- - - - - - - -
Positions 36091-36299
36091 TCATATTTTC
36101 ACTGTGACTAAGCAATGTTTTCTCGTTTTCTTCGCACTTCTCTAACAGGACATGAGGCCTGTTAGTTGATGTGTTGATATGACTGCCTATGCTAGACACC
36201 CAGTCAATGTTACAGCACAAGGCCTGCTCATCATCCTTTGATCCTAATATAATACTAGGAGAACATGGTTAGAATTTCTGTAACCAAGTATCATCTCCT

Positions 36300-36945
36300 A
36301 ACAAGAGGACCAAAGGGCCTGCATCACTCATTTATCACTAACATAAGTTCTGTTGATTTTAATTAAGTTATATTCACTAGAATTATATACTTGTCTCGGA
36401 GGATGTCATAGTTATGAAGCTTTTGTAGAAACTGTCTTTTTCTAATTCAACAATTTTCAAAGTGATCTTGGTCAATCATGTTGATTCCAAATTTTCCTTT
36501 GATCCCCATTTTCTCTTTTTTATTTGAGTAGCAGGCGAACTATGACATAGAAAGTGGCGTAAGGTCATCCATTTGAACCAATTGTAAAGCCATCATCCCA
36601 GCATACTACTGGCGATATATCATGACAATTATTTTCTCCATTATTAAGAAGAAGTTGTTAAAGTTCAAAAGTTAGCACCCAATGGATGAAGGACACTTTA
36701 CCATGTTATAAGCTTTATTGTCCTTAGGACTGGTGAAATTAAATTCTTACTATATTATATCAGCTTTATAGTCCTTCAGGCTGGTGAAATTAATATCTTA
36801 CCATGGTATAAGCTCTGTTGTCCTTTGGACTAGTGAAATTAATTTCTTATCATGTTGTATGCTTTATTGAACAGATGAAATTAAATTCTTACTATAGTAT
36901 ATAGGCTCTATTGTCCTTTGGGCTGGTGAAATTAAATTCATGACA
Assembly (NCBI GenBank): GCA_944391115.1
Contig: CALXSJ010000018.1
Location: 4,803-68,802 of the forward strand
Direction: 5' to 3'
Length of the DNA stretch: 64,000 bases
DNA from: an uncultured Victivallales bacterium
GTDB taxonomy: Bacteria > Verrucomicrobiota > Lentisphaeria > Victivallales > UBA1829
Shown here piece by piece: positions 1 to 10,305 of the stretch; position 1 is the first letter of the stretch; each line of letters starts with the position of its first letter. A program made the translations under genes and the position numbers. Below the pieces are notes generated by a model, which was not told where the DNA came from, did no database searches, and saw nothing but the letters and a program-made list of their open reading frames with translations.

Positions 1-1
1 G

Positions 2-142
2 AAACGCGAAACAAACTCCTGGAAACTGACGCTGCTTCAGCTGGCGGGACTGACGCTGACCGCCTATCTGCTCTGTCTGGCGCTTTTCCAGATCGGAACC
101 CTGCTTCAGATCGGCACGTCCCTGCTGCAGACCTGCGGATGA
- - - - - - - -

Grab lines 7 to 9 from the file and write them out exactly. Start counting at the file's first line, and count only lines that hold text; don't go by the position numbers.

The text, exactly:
36301 ACAAGAGGACCAAAGGGCCTGCATCACTCATTTATCACTAACATAAGTTCTGTTGATTTTAATTAAGTTATATTCACTAGAATTATATACTTGTCTCGGA
36401 GGATGTCATAGTTATGAAGCTTTTGTAGAAACTGTCTTTTTCTAATTCAACAATTTTCAAAGTGATCTTGGTCAATCATGTTGATTCCAAATTTTCCTTT
36501 GATCCCCATTTTCTCTTTTTTATTTGAGTAGCAGGCGAACTATGACATAGAAAGTGGCGTAAGGTCATCCATTTGAACCAATTGTAAAGCCATCATCCCA